Other news: Mitch Albom will be the guest at the festival’s National Writer Series event, while TV handyman/heartthrob Carter Oosterhouse will be back to help supervise his new Carter’s Kids fitness run. But honestly, the centerpiece of the festival is still all the fun, mostly free games and activities and parades and shows that happen all week long and make this one of my favorite annual Traverse City traditions. (And so far, my favorite musical group is the local Simon & Garfunkel tribute band Old Friends; they played at today’s presser, and darned if some of them really weren’t old friends. Well, middle-aged friends, at least.)

Want more information about the festival? You can go to their website at


About mikelovestc

These days, I’m the media relations guy for the Traverse City Convention & Visitors Bureau, but before that I spent 25 years as a reporter and columnist at the Traverse City Record-Eagle, a job that frequently took me out into the most remote backroads, forests, beaches and islands of the beautiful Grand Traverse Region. My strategy was pretty simple — just drive, paddle, ski or walk until you’re certain you’re lost, and then find somebody to talk to. It was a great job! I never intended to live in Traverse City. I grew up in Grand Rapids, spent four years in the Coast Guard in places like Miami Beach, Monterey and San Francisco, and when I finally graduated from college I took a summer job at the Miami Herald. To my surprise, I discovered I didn’t like the tropics nearly as much as I thought I would — and when the Record-Eagle offered me a job I took it, figuring I’d put in a year or two and head off to someplace like Seattle or Portland. What I discovered very quickly is that this place gets to you in a variety of unexpected ways. The beaches here are as lovely as anyplace else I’ve ever been, the weather is mild all year round — warm enough for swimming in September and cold enough for skiing in December — and just about the time you’re getting tired of one season you get another one every bit as pleasant. The people are laid-back and friendly, the music and arts scene is awesome, and the place still hasn’t gotten so sophisticated that a guy like me feels out of place.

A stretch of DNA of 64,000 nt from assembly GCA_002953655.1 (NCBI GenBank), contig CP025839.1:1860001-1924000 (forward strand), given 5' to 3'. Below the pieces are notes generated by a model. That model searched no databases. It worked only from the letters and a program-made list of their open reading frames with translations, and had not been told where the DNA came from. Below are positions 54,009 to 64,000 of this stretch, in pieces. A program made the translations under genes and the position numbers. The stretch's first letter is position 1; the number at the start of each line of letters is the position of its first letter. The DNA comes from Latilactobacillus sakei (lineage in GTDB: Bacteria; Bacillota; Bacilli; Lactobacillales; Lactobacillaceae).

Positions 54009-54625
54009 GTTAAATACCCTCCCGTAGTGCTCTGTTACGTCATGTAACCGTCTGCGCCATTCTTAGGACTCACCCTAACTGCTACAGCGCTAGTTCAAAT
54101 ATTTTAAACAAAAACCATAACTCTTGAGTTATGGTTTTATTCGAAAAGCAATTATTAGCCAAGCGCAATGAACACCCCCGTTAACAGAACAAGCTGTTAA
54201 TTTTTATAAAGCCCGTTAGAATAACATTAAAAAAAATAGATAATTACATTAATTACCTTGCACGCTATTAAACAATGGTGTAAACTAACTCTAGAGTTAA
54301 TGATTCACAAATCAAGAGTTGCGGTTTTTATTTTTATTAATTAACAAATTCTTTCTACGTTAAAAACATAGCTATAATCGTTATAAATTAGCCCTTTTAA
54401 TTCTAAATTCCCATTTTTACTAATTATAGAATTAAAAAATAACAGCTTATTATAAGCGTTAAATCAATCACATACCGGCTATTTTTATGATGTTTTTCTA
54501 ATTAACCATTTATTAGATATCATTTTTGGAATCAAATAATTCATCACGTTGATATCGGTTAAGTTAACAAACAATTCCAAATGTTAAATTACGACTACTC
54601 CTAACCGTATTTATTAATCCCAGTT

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7 Responses to The Cherry Blossoms Appear — and so does the National Cherry Festival

  1. Mark Watson says:

    the link to the cherryfestival site, is spelled wrong on here….its….with 2 r’s

  2. Kelly says:

    What is the best driving route to see the cherry bloom this weekend around northern Michigan TC area?

    • mikelovestc says:

      Hi, Kelly!
      If you have a limited amount of time, I’d suggest M-37 (Center Road) on the Old Mission Peninsula. It’s close to the city limits, and you get a spectacular view right from the first hill; that’s the picture at the top of this post, in fact. Then you go for several miles with just shoreline and homes — pretty nice in its way — and the blossoms become more spectacular as you climb up again near Chateau Grand Traverse; from then on it’s pretty awesome all the way to the lighthouse. The best part about this drive is that the road is above the orchards, so you look down through them to the water below.

      • Kelly says:

        Hello, is the cherry bloom on the Leelanau Peninsula as good as on Old Mission Peninsula? We will be traveling from Frankfort. Thanks!

      • mikelovestc says:

        Hi, Kelly!
        Yes, the bloom is just as good on the Leelanau Peninsula. It’s just a bit more spread out, but even more fun to go exploring!